• Providing substantial information to inform the electorate
  • Giving board members a wide range of experiences during their induction
  • Leading to a board that has all the skills and experience to provide excellent governance

Appointing and evaluating the Chair[edit]

  • A board that uses a range of methods to recruit candidates for the role of Chair, and appropriate methods to select the Chair
  • Who ideally was a member of the board before becoming its Chair
  • Whose performance is evaluated with input from board members

Overseeing organisation performance[edit]

  • A board that uses ‘traffic lights’ or similar to track performance against plans
  • That reviews the organisation’s risk register at least once a year
  • Where the Chair reviews the Chief Executive’s performance once a year
  • Taking input from board members and the senior management team if appropriate

Performance of governance[edit]

  • A board that formally reviews its own performance every 1- 2 years
  • That uses a range of methods to review its performance
  • And spends at least 2 hours per year striving to improve its own performance
  • That formally reviews individual board member performance at least every 2 years
  • And that systematically reviews the performance of board members before they stand for second or subsequent terms of office
  • And that publishes attendance at board meetings by individual

Governance meetings[edit]

Meeting structure[edit]

  • A board that meets between 3 and 6 times per year
  • With no more than 15 people in the room
  • Having at least one away day per year

Meeting management[edit]

  • Future board agendas that are rigorously planned by the Chair and Chief Executive
  • A board that has part of at least two meetings per year with only the Chief Executive present and part of at least two meetings per year with no executives present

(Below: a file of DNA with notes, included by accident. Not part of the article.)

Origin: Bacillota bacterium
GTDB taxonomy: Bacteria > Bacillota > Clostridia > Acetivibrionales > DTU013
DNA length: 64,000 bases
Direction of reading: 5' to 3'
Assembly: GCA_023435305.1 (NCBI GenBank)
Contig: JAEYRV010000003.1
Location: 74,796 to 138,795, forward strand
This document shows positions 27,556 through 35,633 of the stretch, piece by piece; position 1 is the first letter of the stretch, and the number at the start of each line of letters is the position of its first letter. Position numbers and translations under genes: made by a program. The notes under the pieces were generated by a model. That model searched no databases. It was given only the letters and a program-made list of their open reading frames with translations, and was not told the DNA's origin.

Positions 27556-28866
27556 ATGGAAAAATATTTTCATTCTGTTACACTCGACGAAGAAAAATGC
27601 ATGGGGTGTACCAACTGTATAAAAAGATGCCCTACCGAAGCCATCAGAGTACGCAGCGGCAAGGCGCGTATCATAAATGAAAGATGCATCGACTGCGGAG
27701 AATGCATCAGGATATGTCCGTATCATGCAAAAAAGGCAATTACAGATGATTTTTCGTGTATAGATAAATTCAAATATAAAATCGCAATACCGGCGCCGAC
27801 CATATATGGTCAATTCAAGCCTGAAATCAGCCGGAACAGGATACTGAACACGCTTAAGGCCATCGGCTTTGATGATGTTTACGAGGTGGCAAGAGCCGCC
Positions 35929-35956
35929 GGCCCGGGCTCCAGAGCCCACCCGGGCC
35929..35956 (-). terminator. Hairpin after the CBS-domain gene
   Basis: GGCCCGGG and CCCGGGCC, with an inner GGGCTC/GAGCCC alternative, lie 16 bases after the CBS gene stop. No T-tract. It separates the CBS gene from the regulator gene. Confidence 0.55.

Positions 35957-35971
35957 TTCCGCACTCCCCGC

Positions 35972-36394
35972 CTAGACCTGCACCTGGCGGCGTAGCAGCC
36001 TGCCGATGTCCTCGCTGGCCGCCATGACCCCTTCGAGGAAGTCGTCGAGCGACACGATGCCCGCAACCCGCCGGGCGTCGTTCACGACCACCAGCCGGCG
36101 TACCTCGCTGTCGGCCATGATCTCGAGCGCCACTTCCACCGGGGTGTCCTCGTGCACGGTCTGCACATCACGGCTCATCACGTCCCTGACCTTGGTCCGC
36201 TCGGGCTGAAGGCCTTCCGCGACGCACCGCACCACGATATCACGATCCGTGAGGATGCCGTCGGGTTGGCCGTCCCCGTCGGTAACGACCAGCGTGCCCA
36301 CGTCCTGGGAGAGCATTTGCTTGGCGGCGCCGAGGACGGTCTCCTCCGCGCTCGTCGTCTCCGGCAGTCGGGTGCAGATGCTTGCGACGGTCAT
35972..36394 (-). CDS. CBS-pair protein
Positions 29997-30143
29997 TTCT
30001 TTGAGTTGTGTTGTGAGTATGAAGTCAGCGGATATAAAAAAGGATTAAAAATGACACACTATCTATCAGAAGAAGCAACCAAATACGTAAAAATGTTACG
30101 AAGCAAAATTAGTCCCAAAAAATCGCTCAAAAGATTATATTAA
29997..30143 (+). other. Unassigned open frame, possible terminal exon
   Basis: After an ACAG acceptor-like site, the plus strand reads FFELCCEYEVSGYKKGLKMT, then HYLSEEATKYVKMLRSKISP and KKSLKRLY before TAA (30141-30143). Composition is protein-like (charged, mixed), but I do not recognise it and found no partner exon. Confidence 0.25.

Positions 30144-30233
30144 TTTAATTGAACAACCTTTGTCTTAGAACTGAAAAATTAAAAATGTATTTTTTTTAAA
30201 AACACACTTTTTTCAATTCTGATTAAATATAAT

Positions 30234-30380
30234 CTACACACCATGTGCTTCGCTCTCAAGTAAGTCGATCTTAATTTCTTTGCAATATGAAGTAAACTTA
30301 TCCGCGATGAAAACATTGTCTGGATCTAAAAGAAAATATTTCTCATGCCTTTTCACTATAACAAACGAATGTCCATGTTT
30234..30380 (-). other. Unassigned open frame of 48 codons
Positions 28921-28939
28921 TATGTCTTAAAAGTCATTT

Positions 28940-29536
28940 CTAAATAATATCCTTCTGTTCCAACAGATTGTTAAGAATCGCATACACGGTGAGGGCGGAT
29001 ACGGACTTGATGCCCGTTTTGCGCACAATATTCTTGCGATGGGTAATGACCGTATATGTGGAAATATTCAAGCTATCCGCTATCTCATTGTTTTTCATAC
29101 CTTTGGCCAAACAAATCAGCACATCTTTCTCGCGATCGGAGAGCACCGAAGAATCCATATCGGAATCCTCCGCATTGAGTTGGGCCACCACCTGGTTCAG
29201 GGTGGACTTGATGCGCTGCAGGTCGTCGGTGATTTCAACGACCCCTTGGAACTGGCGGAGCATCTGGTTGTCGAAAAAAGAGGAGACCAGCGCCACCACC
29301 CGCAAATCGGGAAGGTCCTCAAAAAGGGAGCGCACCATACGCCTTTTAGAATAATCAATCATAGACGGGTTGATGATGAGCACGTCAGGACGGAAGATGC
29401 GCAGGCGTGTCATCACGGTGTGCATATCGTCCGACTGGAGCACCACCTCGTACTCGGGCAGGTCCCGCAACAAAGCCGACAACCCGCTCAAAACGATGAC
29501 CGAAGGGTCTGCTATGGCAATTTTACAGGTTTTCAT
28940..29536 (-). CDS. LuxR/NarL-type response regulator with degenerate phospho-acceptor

• That resolves most matters by broad consensus and has formal votes when required
  • That discusses its forward agenda at least twice per year
  • That uses a ‘consent’ item at every meeting or another method of disposing of some business quickly
  • And that is satisfied with the quantity, quality and timeliness of information provided to the board

Governance behaviours[edit]

Effectiveness of board members[edit]

  • A board where full attendance is expected by all members and that achieves average attendance of 80% or more
  • That uses the full and appropriate range of members’ skills and experiences
  • Where members meet for at least one day per year outside meetings
  • Where conflicts of interest are always raised, recorded and properly managed

Chair - Chief Executive relationship[edit]

  • A board where the Chair and Chief Executive are in regular email contact and/or speak with each other about weekly
  • Where the Chair gives at least 20 days per year to the organisation
  • And sits on or has sat on or observed at least one other board
  • Where the Chief Executive has sat on or attended at least one other board
  • Leading to the Chair and Chief Executive having an excellent relationship and taking actions to develop their relationship
CP recommended a scheme of delegation of authority from the Board to the Chief Executive in which "instructions to staff should come from the Chief Executive and not from trustees." "To ensure that there is a single person managing the Chief Executive, he/she should report to the board through the Chair." (4.4.2)

Behaviour in meetings[edit]

  • A board that focuses sufficiently on strategic rather than operational matters